Running again took a lot of faith for Vicki McGorty.
Despite a running career that went back 44 years and took her to the high school cross country championship and a collegiate career at the University of North Carolina at Chapel Hill, as she launched herself in the air April 4, she wasn’t sure what would happen when she came back down.
“I was so excited but a little nervous,” she said. “When I go up in the air, is my leg going to catch me?”
She was nine months removed from a double knee replacement which repaired about seven years of damage that she pushed herself through.
“I tore some cartilage playing tennis but didn’t let that stop me,” McGorty said. “I kept running anyway until a few years ago. My neighbor told me he wanted to take a video so I could see the pain on my face. I was limping while I ran.”
Her orthopedist gave her the news — she’d need two new knees.
“I was heartbroken, crying in the office, in the car,” she said. “I know it was just my knees, not cancer, but it was my sadness.”
Her running network came to her aid, though. She and her husband Kevin have three sons, all stars for Chantilly’s cross country and track teams in the last decade. Sean, the oldest, and now a professional runner for Nike, dates a former Stanford teammate, Elise Cranny, whose father, Bob, owns several physical therapy practices in Boulder. Bob Cranny saw her deteriorate over the years and suggested having both knees replaced at once.
Despite taking two years completely off of running before the surgery, going through with it took some emotional reckoning.
“I was not mentally ready to grasp that I had two bad knees,” she said. “Then I thought, why wait? Why do this when I’m 70 when I could be living now.”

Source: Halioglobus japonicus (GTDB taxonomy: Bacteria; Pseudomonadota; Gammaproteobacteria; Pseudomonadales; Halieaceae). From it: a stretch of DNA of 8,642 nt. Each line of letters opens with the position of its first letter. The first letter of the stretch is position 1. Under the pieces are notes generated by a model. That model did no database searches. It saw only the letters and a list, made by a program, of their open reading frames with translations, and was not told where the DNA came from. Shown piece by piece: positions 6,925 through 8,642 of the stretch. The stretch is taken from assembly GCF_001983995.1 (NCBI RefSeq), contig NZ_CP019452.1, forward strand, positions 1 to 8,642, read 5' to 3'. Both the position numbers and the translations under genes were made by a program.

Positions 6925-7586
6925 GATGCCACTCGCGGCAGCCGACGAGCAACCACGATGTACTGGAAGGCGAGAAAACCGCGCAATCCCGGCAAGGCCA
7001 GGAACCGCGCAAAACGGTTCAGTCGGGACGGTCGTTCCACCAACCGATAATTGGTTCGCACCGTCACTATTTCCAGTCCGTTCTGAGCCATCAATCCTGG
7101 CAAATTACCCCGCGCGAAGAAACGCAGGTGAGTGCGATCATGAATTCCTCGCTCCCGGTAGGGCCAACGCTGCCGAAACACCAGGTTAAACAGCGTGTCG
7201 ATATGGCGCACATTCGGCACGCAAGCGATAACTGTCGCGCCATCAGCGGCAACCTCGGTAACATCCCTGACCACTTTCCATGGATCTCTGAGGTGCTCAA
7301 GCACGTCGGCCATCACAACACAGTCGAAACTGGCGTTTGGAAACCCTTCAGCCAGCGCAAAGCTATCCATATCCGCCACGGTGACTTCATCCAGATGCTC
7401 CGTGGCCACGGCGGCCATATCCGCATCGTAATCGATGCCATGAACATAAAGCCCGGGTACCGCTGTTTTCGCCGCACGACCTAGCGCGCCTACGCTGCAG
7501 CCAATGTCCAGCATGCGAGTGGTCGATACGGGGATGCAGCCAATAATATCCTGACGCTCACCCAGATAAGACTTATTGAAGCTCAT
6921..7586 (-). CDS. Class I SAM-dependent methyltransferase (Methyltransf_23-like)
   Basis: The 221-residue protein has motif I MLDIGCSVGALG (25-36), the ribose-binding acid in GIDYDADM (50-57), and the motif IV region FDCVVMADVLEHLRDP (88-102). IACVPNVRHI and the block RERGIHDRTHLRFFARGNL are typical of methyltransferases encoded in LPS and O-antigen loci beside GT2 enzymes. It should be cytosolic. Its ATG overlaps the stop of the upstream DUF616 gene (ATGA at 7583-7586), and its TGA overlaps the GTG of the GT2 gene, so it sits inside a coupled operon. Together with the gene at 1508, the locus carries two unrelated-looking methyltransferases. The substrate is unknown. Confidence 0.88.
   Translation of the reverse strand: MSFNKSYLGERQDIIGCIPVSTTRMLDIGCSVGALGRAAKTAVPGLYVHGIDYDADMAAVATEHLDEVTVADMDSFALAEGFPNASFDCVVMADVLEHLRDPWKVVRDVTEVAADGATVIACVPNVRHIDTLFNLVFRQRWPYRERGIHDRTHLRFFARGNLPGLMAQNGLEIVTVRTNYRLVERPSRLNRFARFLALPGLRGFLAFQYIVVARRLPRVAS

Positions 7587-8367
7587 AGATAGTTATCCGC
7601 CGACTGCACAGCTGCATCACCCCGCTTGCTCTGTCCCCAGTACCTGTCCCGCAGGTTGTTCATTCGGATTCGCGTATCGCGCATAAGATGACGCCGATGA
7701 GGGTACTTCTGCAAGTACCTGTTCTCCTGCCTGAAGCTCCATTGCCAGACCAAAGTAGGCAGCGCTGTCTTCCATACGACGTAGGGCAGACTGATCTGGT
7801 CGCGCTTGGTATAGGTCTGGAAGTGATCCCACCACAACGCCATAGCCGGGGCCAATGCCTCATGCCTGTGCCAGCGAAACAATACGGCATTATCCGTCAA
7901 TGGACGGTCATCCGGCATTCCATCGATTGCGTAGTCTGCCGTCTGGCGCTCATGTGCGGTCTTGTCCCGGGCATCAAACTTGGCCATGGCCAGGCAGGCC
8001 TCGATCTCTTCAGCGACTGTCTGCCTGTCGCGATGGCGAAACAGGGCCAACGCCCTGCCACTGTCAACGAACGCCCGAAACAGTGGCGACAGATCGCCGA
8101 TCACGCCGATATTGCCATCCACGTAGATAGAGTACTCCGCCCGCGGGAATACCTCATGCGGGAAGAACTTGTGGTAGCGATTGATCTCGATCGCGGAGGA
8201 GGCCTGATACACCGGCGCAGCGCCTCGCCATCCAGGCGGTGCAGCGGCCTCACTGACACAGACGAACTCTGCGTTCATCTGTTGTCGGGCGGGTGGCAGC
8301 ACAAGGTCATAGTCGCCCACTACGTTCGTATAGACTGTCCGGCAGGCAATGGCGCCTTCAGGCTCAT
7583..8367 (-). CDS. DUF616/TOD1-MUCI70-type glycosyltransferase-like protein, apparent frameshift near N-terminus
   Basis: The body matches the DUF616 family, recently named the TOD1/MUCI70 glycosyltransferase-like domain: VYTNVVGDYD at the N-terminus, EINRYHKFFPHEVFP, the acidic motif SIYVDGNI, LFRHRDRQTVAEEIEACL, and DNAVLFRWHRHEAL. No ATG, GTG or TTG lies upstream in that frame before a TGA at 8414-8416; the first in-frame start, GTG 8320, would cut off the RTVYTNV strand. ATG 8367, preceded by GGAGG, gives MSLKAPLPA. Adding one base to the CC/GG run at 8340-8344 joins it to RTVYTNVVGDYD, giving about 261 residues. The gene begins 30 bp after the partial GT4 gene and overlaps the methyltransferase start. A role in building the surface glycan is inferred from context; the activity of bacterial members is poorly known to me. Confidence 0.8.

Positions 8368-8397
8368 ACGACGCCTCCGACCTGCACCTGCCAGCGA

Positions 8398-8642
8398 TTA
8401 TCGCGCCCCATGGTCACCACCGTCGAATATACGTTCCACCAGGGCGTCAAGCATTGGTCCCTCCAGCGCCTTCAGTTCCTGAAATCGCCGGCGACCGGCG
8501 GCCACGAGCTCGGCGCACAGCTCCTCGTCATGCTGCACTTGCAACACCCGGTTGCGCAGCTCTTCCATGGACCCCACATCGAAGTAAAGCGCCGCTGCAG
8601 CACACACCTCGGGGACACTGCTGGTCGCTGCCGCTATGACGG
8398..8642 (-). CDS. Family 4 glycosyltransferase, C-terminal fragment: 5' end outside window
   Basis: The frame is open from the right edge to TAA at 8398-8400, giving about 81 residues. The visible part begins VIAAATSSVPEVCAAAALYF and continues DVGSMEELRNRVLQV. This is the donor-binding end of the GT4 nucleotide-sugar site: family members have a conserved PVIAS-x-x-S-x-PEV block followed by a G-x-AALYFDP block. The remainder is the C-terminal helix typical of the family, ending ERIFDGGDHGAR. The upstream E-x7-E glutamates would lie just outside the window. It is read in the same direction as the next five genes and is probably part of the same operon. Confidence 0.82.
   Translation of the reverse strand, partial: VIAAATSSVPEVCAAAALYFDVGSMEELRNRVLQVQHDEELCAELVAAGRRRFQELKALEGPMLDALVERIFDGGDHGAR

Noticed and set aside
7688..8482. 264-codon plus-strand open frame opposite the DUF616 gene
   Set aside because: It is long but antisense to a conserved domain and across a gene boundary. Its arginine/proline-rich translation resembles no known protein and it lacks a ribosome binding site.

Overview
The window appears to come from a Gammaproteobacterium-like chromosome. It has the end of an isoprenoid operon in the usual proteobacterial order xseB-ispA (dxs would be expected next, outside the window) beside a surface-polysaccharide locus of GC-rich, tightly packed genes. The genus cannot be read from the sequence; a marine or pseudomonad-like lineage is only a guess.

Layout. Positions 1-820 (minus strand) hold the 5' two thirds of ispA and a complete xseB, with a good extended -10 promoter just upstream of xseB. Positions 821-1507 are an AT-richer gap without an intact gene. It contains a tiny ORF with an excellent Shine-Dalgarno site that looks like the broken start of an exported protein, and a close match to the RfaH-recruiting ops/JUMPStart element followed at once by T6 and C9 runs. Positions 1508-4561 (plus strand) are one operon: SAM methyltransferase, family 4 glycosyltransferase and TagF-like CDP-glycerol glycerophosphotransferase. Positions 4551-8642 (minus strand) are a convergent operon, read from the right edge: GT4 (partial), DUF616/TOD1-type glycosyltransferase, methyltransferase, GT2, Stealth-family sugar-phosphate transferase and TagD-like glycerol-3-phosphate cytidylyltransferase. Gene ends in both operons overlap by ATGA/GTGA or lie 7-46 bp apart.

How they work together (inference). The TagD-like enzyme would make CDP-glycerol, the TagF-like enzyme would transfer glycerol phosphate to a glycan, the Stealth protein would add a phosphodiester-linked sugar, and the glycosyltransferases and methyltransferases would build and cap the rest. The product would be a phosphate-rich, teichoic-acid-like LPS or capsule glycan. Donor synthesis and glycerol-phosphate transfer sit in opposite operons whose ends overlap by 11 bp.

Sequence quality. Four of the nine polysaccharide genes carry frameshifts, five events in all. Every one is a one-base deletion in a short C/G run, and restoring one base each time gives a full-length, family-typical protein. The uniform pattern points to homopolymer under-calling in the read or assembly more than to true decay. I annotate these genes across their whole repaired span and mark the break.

When it came time for the June 18 surgery, Kevin’s mother’s health declined, and he went to be with her in New Jersey. Meanwhile, Sean was dealing with a staph infection in his ankle that required three surgeries.
McGorty’s father and stepmother came down to help her. Her dad, who brought 10-year-old Vicki to the “FBI’s Most Winded” six-mile race, sat alongside her during her rehab appointments, taking notes on the improvement she was making.
She ditched the walker and cane quickly, but was determined to stick to the 9-10-month recovery schedule her doctor laid out.
“I was going to be a rule-follower,” she said.
Eight weeks after surgery, she was back in her classroom at Lees Corner Elementary School, setting up for the new year.
“I’d come home and just sit with ice on my knees and cry,” she said. “It was so hard.”
But as she was wont to do, she adapted quickly. She spoke openly with her students about her challenges, including a 40-pound weight loss, but saw them as a sort of barometer in her recovery, too.
“When I do stairs with hundreds of elementary school kids going up and down around me, I knew I was getting there,” she said.
McGorty had planned to take her first steps running while visiting her youngest son, Brandon, at Stanford before heading up to Portland to visit Sean. Instead, Brandon was home and Ryan, who ran at William and Mary, had escaped New York.
They headed to Franklin Middle School, where Ryan filmed his mother taking her first running steps in almost three years alongside Brandon.
“It feels good!” She said, flashing two thumbs up. “A little awkward, but good!”
She ran eight minutes total, starting with 15 seconds, then 30 seconds, then a minute.
A few days later, she ran 30 seconds four times, then one minute ten times.
“I can’t wait until I can run Burke Lake again, a loop of the lake or the course,” where she dominated as a high schooler at Langley.
McGorty knows she won’t be running every day, but she learned to embrace vigorous walking, too.
“Running will always be my love,” she said. “I feel like I won the lottery, getting to do it again.”
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Born in 1984 as the George Washington Parkway Classic, it is among the most scenic and spacious distance races on the East Coast. From the serene beauty of our spacious course meandering through the finest spring bloom in the DC